12. That apart, in the instant case, the certificate from the Sales Tax Officer, Orai, District Jalaun, U. P., mentioning the date of registration was filed at the time of hearing of the appeal. In our opinion, the filing of this certificate at the appellate stage was also of no avail.
13. In K. M. Chopra & Co. v. Additional Commissioner of Sales Tax, M.P., Indore  19 S.T.C. 46, a Division Bench of this High Court has held that it is implicit in Section 8(4) of the Act that for claiming the benefit of the rate of tax prescribed by Sub-section (1), the declaration must be produced before the taxing authority and before assessment. The production of the declaration form before the higher authority after assessment is of no avail. The declaration form claiming the benefit of the lower rate of tax has to be produced before assessment and not afterwards. In K.M. Chopra's Case  19 S.T.C. 46, the production of the declaration form before the Additional Commissioner of Sales Tax was held to be of no avail. This was the view taken by the Madras High Court in Manohar Brothers' case  13 S.T.C. 686. There also it was held that there is no scope for the assessee to claim the benefit of Section 8(1) of the Act by producing the C form before the appellate authority after the assessment order was made against him, because the Act does not confer any power upon the appellate authority to receive the C forms produced before it for the first time by the assessee by condoning the failure on his part to produce them before the assessing authority. It was further observed that non-observance of the Rules by the assessee in the matter of production or C forms will inevitably deprive him of the benefit of favourable tax under Sub-section (1) of Section 8 of the Act.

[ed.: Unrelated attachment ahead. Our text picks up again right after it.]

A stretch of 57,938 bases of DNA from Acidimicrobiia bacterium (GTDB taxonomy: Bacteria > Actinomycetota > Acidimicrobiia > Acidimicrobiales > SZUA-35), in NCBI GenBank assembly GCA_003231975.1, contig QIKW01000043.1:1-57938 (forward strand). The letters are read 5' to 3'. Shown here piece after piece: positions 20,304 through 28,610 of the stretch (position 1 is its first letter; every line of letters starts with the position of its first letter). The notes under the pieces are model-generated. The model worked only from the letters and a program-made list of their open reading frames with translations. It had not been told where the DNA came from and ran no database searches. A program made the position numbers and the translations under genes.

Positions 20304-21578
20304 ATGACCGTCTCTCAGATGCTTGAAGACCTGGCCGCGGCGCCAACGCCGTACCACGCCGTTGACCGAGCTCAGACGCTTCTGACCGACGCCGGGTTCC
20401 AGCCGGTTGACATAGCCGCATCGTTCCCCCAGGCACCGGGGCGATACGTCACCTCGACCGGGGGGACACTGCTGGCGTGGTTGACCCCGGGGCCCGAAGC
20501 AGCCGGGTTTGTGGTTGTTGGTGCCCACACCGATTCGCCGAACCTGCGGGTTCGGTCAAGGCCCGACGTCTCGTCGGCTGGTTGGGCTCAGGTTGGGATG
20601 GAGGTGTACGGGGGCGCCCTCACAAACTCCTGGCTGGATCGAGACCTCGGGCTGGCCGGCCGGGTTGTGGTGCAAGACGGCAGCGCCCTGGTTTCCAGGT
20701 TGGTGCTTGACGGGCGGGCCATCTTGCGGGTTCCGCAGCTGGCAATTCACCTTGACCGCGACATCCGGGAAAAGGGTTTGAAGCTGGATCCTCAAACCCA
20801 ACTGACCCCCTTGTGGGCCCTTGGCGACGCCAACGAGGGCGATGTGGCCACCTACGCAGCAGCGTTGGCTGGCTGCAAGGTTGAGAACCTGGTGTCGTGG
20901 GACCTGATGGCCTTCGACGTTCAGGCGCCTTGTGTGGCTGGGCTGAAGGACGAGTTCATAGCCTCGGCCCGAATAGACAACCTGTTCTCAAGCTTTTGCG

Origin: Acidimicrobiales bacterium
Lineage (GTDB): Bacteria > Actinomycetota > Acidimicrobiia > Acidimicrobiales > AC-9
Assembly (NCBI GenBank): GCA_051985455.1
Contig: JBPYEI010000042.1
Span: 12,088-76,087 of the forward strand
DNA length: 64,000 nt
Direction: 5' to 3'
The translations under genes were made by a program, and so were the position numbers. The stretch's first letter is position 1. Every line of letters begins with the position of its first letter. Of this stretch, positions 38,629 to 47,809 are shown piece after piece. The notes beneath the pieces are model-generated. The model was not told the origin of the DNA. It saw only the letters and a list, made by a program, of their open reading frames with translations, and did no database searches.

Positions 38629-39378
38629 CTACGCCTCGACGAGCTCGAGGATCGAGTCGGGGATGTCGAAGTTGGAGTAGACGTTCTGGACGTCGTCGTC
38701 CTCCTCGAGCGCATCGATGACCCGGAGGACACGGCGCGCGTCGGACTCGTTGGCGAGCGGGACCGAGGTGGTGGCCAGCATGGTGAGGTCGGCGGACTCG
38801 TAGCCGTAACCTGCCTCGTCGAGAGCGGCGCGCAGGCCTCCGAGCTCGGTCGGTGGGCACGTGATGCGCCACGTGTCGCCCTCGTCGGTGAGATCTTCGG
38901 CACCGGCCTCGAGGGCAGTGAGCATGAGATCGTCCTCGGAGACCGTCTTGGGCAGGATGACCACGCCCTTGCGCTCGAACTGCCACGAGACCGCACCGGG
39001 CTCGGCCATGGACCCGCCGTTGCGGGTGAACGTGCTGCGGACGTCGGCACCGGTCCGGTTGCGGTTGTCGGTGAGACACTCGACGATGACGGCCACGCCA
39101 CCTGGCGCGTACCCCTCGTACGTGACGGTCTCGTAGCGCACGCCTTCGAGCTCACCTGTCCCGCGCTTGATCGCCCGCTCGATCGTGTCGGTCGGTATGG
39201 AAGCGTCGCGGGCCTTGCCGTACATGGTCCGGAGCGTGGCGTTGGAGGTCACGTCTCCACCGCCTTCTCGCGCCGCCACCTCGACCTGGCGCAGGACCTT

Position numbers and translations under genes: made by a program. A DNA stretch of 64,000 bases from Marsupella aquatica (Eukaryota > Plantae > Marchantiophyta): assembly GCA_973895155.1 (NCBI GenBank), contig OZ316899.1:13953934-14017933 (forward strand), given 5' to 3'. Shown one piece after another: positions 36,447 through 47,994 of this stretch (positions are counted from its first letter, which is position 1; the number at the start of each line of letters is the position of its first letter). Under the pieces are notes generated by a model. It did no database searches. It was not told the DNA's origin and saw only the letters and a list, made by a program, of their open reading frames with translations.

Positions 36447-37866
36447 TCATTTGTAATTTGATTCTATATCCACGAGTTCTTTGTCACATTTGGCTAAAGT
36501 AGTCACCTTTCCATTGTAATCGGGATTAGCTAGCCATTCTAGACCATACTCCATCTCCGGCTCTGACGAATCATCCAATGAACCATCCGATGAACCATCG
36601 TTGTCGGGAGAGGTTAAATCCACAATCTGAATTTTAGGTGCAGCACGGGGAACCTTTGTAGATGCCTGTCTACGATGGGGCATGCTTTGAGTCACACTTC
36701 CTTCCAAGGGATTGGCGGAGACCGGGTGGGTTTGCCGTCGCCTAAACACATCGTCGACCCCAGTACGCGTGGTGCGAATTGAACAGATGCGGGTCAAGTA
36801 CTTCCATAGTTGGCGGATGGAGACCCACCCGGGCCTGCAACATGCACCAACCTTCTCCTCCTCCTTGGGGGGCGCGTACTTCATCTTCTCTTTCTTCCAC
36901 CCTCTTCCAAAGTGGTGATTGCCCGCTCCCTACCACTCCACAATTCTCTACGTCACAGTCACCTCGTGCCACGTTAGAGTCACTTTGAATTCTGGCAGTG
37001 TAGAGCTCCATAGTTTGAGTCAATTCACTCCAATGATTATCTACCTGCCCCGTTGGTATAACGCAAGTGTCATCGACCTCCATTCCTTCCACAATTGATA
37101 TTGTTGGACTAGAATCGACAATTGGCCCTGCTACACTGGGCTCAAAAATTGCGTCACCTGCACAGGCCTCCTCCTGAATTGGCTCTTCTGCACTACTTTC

14. In view of the principles laid down in K.M. Chopra's case  19 S.T.C. 46 by this court and in Manohar Brothers' Case  13 S.T.C. 686 by the Madras High Court, the obvious result is that the certificate filed before the appellate authority, wherein the date of registration was mentioned, could not be used to supplement the deficiency in the C forms that were filed before the assessing authority. We, therefore, answer the question referred to us as follows:
On the facts and circumstances of the case, the Tribunal was not justified in holding that regarding the date of registration, which was not mentioned in the three C forms originally produced, evidence should have been accepted in the reassessment proceedings.
A copy of this judgment under the seal of this court and signature of the Registrar shall be sent to the Tribunal for disposing of the case accordingly.
15. In the circumstances of the case, we shall leave the parties to bear their own costs.